I had been lusting after a raw ebonite pen for some time, but there were two things holding me back:
1) Finding one on sale, and 2) Deciding on the pen size.
Danitrio offers a number of different pen sizes. Here is a small chart to give you an idea of how they compare:
SizeCap Len.Cap Dia.Barrel Len.Barrel Dia.Cap Closed
Genkai75 mm20 mm152 mm18 mm173 mm
Mikado73 mm20 mm140 mm19 mm163 mm
Densho68 mm17 mm133 mm15 mm150 mm
Takumi68 mm18 mm130 mm16 mm147 mm
Hanryo65 mm15 mm125 mm13.5 mm142 mm
Judging from other pens I have that are on the large side, I wasn't sure if I'd be happy with a Mikado... perhaps it might be too big. The Densho seemed to be a little more my speed, but still--I wasn't totally sure about it. The Takumi would be slightly larger than my Delta Maasai, both in length and width, so I felt that this would be the best size for me. Winedoc offered up another sale and THIS time I was lucky enough to spot it before all the pens were gone (a typical winedoc Danitrio sale problem!) and get a Takumi. I wanted to get a polished ebonite version, but all he had left were raw ones. Yet, I'm VERY glad I got a raw one.
- First Impressions (08/10) – The pen comes in an unbranded plain wooden box, one I've seen commonly used with other pens. It wasn't made for this pen, as it didn't quite fit in the cutouts. But hey--I do not plan to leave this pen in a box, so this was not something I was concerned about. Winedoc included his usual business card, personally addressed. Incidentally, his service is impeccable. Never hesitate buying from him. So, I open the box and there's this deep rich black pen with the DANITRIO embossed chrome clip (I love this combination, much more than black and gold). It's all very understated, until...
(Note: this is the same pen, just taken at different distances. I probably should have included another pen for comparison.)
- Appearance & Design (09/10) – This pen is formidable in the hand. It's not the biggest size around, but it feels substantial. The raw ebonite does have a smooth matte finish, and if you rub it with the oils in your skin, it takes on a nice luster. Not polished, yet not flat matte black. Maybe satin? Whatever the case, I love this look. It also has that classic ebonite smell to it, while not being overbearing. The clip is cut directly into the ebonite cap and is rather stiff. My clip was slightly out of alignment, but I was able to bend it to a near perfect position. The threading is very smooth and feels solid. It does take a full 4 turns to remove the cap, and 6 turns to remove the section from the barrel, which is quite a bit more than I'm used to. But in a way, I like it... it adds to the solid feel of the pen. The good thing is that the threads are very tight, so it is unlikely you'll touch them while writing. NOTE: The design of the cap does not permit it to be posted to the barrel. However, the barrel is long enough that posting is not required--the pen feels fine without the cap.
- Weight & Dimensions (10/10) – It looks heavy, but thankfully due to the ebonite construction it is lighter than it looks. It's probably one of the better weighted pens for the size that I now own. The ebonite is quite thick, too. Talk about a sturdy feel! Dimensions are shown in the table above, although my pen is actually closer to 148mm in length.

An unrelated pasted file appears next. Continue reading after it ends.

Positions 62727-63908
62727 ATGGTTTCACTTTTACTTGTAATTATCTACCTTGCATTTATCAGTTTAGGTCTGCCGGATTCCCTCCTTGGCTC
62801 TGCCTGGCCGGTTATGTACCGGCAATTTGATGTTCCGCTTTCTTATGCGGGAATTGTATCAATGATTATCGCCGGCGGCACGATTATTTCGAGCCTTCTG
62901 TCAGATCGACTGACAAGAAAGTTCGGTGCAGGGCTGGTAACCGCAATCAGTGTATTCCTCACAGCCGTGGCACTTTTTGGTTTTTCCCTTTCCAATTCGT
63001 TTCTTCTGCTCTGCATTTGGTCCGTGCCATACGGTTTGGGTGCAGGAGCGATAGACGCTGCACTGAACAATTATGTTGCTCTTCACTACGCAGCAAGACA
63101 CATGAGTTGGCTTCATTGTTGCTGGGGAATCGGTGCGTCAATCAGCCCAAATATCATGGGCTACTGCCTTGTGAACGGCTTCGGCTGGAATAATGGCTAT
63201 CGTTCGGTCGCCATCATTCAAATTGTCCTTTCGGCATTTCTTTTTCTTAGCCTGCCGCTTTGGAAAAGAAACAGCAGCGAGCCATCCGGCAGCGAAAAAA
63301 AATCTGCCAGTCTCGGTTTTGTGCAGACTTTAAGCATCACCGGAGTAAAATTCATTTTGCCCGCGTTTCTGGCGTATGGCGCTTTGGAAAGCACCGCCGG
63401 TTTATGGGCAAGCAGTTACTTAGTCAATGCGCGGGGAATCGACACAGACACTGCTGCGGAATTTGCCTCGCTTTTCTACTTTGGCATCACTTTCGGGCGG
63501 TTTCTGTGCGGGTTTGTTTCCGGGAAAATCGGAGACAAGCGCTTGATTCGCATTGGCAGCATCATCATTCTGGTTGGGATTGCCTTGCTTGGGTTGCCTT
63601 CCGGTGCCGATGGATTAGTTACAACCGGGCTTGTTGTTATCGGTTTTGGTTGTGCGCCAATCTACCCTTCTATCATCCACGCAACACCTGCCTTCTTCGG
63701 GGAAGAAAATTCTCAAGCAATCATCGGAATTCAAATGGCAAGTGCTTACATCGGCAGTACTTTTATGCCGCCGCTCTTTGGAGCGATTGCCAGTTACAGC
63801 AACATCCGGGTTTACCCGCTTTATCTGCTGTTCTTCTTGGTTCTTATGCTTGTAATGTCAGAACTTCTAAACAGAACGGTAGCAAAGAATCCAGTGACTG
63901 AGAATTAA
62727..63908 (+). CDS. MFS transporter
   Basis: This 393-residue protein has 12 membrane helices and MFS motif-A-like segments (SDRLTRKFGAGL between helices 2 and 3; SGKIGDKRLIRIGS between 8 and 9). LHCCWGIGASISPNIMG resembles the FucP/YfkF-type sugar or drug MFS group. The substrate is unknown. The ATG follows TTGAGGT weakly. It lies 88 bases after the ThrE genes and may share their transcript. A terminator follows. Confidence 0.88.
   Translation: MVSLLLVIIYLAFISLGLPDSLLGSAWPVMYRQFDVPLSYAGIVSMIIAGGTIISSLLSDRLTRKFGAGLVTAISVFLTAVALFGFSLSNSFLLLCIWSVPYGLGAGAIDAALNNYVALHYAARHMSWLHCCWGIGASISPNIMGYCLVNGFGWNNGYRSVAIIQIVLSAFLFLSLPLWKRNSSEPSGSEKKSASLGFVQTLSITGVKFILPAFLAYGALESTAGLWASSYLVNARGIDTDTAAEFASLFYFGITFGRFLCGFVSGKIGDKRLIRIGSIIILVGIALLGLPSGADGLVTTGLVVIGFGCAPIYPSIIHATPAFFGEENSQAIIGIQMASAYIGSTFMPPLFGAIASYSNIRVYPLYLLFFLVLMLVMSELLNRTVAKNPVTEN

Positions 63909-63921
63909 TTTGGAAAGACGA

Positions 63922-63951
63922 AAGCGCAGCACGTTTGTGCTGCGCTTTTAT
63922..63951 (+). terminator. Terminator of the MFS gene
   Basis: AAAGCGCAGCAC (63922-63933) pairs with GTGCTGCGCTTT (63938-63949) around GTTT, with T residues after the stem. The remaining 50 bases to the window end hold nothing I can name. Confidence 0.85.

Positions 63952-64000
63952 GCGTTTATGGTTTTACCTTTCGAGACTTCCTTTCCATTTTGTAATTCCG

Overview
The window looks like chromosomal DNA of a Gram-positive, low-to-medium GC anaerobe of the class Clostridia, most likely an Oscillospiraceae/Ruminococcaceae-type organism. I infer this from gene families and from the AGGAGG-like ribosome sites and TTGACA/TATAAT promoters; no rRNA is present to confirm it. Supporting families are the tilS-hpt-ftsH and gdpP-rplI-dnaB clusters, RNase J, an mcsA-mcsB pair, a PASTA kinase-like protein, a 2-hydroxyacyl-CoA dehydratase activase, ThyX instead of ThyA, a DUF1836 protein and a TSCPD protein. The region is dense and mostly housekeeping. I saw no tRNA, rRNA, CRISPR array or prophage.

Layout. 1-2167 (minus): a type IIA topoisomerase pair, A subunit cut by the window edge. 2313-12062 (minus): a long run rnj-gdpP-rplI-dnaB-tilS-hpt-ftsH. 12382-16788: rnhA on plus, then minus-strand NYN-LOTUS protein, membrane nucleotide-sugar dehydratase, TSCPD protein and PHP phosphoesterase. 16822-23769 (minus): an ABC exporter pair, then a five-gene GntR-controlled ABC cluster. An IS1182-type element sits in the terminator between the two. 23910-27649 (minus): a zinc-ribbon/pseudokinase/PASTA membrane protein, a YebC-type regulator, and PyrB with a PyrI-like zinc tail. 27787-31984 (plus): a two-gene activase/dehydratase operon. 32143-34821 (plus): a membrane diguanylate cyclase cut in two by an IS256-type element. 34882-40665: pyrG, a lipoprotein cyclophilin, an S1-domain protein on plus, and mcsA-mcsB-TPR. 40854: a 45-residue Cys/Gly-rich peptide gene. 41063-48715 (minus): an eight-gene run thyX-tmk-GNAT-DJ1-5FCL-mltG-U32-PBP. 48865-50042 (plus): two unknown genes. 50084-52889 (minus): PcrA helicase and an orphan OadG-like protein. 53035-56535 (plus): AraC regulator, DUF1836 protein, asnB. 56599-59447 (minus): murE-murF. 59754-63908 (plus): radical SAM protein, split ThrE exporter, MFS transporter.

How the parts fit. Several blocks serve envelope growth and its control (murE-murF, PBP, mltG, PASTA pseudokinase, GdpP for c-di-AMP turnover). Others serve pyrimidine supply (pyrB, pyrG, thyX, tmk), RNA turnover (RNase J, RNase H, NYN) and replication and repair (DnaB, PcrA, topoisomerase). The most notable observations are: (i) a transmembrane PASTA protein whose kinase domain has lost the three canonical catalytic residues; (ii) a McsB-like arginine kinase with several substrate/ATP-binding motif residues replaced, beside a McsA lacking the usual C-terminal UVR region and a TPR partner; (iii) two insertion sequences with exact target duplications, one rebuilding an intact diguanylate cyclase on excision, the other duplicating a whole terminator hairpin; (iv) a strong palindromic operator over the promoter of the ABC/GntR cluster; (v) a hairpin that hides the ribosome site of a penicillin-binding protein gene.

- Nib & Performance (08/10) – The nib is the classic Danitrio two-tone 18kt flame stamped type. Mine is a smooth flexible fine... I'd say it's more of a semi-flex nib, though. If you write with light pressure, you get a nice fine line. However, with a little more pressure, the ink flow increases and a denser line is achieved (perhaps more pressure would result in a thicker line). I believe the feed is also made of ebonite. It is nicely designed, with an interesting beveled cut to it. I do enjoy the nib... it's not the best I've had but certainly better than IPG. I think as I used it more, I'll become more accustomed to its characteristics.
(I should probably have said "nice contrast", as the semi-flex allows line density change more than line width variations.)
- Filling System (09/10) – I've always wanted an eye dropper, but unfortunately the Takumi size only comes with a cartridge converter filling mechanism. Thankfully, it works very well. The included "Trio" converter holds as much ink as a Parker or Waterman piston converter. The design of the pen can accommodate conversion to an ED style filling system (remove the converter and install an O-ring). Some people have reported good success doing this, despite the lack of a shutoff valve.
- Cost & Value (09/10) – I don't recall the original MSRP on these... but I suspect it's somewhere in the mid 200's. I got mine on sale and consider it a very good value. These Danitrio ebonite pens are extremely well made.
- Conclusion (Final score : 9) – I'm very impressed with Danitrio. I wasn't all that enamored with the Cum Laude that I purchased a couple of years ago, as the threading was very rough and usage nor lubrication made it any better. But on these raw ebonite pens, the threading is excellent. I tend to post my pens and at first I was dismayed I couldn't do it with this Takumi, but in actuality the length would be too unwieldy. I've now become accustomed to using unposted and it's great. If the Maki-e pens use the same ebonite and thickness, I'm definitely going to get one at some point. I really don't like large pens that are super light... but the Takumi raw ebonite is beautifully weighted. And last but not least, Winedoc is a real pleasure to deal with.
Edited by MYU, 06 March 2009 - 17:09.